Start at the very beginning

David Rowat, vice president at boutique investment bank Strategic Exits, says owners should start thinking about the sale of their businesses when they first form the company.

“It all has to do with tax, and the structures that you put in place early on can dramatically affect the tax that you will have to pay upon exit,” says Rowat, a specialist in guiding companies through the exit process.

For example, an exemption for Canadian-controlled private companies allows an individual to accumulate the first $800,000 in capital gains tax free. A common strategy among business owners is divvying up a company’s shares among as many family members as possible, allowing each of them to shelter up to $800,000 in capital gains generated by a business sale.

While experienced business owners may have laid the groundwork for their eventual ride into the sunset, young, aggressive entrepreneurs focused on surviving until the end of the week aren’t always as concerned with such a distant future.

But youth isn’t an excuse for ignoring what could be real concerns in the future. Particularly in the technology space, where Rowat spends much of his time, “certain kinds of wealth management and tax planning don’t happen soon enough,” he says.

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The cheque’s been delivered. What now?

Let’s assume you just sold your highly successful business for $40 million. By planning ahead, you have minimized the amount of your proceeds going to the CRA, while putting other vehicles in place: trust funds for your children, tax-free savings accounts, various retirement savings plans and registered education savings plans.

Time to put the rest of your money to work.

1. Paying for the rest of your life

A conversation with a financial planner can help you determine how much the rest of your life is going to cost you, bearing in mind that as life expectancies get longer, life itself inevitably becomes more expensive.

For the portion of your windfall that you invest to cover your daily expenses, you’ll want to choose diverse assets with relatively low risk. That likely means low returns as well, but since this cash is meant to feed, clothe and shelter you for the rest of your life, you can’t afford to lose too much of it chasing rapid growth.

Bonds and fixed-income investments may not be particularly exciting, but Rowat is a fan of laddering, the process of buying bonds with different maturity dates as a means of hedging against interest rate swings and inflation. And international bond funds help spread out the maturities and diversify your holdings into foreign currency, he says.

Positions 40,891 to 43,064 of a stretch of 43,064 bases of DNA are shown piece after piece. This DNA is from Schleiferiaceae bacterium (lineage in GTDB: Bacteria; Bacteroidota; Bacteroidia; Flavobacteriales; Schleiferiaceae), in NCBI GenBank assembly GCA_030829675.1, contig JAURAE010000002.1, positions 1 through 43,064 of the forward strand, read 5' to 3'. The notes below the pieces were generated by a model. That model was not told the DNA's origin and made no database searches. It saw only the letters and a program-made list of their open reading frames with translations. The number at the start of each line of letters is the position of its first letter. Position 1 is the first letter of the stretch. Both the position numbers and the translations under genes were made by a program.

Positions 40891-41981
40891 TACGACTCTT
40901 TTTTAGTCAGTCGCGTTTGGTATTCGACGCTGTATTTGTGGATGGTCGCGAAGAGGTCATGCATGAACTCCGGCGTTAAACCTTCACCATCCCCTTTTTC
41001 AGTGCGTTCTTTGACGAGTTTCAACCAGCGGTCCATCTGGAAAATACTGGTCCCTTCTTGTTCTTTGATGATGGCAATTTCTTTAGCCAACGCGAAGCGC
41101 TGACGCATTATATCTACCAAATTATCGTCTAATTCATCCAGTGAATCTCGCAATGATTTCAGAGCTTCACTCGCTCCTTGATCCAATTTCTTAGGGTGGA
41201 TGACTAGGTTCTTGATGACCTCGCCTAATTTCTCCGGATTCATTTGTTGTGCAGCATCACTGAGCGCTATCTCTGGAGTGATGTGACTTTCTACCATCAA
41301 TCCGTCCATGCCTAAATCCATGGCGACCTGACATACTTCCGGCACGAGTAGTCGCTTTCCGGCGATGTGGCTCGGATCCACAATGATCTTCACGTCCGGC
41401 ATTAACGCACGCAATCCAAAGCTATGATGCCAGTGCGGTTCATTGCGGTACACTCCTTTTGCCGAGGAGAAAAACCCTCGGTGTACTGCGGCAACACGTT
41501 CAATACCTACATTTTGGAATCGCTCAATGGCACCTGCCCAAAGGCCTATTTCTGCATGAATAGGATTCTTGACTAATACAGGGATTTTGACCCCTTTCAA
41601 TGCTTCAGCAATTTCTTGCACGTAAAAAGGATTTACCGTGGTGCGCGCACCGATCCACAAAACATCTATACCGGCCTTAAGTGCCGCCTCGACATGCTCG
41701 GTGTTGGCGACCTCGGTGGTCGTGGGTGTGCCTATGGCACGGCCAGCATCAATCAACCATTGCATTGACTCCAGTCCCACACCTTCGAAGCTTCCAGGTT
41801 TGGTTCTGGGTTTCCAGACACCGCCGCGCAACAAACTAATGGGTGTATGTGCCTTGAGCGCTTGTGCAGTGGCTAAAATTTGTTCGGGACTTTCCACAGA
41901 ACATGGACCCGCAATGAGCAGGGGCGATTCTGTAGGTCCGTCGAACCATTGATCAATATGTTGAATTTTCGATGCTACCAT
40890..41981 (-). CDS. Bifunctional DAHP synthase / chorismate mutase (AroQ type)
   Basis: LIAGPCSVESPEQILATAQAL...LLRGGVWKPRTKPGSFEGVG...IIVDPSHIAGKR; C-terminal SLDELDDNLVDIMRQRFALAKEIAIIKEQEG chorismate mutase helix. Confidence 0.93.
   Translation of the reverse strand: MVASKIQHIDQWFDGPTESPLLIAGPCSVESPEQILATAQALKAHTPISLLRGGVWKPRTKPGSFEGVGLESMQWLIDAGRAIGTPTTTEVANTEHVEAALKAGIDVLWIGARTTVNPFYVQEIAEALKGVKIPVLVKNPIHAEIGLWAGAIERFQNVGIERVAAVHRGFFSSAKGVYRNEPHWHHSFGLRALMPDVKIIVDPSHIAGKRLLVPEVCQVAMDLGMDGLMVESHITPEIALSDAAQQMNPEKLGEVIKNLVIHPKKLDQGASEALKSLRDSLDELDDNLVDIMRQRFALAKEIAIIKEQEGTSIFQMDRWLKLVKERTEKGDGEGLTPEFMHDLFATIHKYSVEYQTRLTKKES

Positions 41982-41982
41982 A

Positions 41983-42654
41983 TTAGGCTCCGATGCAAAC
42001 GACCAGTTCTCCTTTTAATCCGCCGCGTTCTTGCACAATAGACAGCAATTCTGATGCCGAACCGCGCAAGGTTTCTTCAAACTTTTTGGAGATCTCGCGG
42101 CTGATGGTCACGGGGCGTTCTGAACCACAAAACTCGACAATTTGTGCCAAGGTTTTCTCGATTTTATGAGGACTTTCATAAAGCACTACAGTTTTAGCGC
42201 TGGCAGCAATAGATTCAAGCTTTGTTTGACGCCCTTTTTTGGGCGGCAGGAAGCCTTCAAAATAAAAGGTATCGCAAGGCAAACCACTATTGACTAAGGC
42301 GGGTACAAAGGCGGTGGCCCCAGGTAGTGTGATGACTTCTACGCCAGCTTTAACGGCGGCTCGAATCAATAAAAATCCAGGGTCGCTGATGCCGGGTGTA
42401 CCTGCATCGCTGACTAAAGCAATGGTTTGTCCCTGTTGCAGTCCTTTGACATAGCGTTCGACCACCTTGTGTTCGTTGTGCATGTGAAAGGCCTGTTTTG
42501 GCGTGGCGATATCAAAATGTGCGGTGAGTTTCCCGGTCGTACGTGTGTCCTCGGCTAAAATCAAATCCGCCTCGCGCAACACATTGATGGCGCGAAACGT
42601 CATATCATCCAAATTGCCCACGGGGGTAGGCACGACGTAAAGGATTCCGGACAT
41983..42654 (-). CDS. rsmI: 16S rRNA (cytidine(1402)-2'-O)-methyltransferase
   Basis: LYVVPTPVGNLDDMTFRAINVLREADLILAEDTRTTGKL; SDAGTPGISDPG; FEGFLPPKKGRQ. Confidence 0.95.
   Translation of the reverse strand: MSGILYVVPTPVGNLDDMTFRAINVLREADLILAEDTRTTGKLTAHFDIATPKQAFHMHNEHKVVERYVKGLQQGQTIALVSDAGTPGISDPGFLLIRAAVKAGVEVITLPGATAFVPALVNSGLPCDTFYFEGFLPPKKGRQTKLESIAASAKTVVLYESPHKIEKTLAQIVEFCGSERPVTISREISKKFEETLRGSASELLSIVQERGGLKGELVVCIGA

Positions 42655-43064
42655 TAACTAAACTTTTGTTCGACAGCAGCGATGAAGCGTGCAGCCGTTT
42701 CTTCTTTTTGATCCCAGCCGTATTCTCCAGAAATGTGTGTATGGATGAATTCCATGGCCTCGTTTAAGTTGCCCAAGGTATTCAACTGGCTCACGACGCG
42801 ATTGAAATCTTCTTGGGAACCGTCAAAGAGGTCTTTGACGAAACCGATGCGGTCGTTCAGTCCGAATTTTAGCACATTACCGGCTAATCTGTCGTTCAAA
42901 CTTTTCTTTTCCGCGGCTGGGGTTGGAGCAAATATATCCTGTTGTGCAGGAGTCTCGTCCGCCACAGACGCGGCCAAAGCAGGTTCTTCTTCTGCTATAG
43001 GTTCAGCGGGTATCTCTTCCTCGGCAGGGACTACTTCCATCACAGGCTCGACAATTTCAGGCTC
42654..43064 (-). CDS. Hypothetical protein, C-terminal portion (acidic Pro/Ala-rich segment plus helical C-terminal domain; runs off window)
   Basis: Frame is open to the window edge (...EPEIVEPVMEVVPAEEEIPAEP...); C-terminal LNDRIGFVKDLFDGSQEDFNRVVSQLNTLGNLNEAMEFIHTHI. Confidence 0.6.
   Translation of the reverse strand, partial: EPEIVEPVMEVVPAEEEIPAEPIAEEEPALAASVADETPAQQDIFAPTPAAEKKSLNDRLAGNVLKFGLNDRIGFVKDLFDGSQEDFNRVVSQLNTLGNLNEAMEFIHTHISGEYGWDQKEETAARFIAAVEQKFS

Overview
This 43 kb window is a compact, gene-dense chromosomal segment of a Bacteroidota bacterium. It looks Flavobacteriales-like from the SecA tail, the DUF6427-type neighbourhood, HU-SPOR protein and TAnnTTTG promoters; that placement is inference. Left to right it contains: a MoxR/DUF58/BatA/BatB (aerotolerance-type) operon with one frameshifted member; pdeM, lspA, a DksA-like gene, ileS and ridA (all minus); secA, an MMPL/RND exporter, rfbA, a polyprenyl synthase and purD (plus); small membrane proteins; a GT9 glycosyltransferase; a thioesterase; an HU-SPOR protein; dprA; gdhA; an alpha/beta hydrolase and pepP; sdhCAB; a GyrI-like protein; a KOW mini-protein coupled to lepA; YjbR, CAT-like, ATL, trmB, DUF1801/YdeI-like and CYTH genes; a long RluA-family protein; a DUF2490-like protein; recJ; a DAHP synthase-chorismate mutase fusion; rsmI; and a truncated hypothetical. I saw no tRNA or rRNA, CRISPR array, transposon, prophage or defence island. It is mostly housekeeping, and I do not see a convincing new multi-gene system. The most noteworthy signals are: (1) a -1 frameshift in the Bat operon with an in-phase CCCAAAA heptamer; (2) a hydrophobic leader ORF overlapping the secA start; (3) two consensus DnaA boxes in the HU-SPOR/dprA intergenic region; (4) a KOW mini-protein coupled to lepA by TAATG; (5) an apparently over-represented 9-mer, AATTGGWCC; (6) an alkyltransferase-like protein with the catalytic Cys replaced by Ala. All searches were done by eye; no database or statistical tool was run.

Today’s increasingly worrisome inflation rates provide a teachable moment for business owners planning their futures. When the time comes to invest the proceeds of a sale, some of that money should go to assets that have historically weathered inflation: real estate, gold and investments in companies with the ability to raise their own prices.

Putting a stack of cash aside — Rowat says two years’ worth is a good rule of thumb — can also help you navigate any unforeseen, lasting market downturns.

2. Providing for your family and favourite charities

With your own finances mapped, you might have other priorities you want to tend to, such as leaving a legacy for your family members and supporting organizations close to your heart.

This is where more volatile investments, including growth stocks and foreign currency, play a larger role, as the higher returns involved will make the most impact. You won’t necessarily want to take big swings at individual stocks, but funds geared toward technologies such as robotics, artificial intelligence and medical tech, as well as those that track today’s FAANG giants (Facebook, Amazon, Apple, Netflix and Google), could provide short- and long-term growth.

With a substantial amount of money to spend, different tiers of the real estate market will open to you — residential, commercial, land and even development. Don’t overlook this option as a source of potential legacy income.

Not only can you set aside rental income from residential and commercial properties for your family or chosen charities, but when you're ready to offload them, you can potentially reap a hefty profit or simply pass them on. An appreciating asset makes a pretty decent gift.

And at a time when so many young Canadians are struggling to afford homes, buying your kids property may be the shortest route to helping them build wealth of their own.

The last piece of the puzzle

Once the grunt work’s done, and you’ve ticked each box on your financial planning checklist, Rowat suggests that you actually enjoy some of the money from your business sale.

“Take that trip to Antarctica you always wanted. Go see the Taj Mahal. The time to do it is before you start accumulating the aches and pains that make it harder to get around,” he says.

“Take a little money and go crazy because you’ve earned it.”


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Clayton Jarvis is a mortgage reporter at Prior to joining the team, Clay wrote for and edited a variety of real estate publications, including Canadian Real Estate Wealth, Real Estate Professional, Mortgage Broker News, Canadian Mortgage Professional, and Mortgage Professional America.


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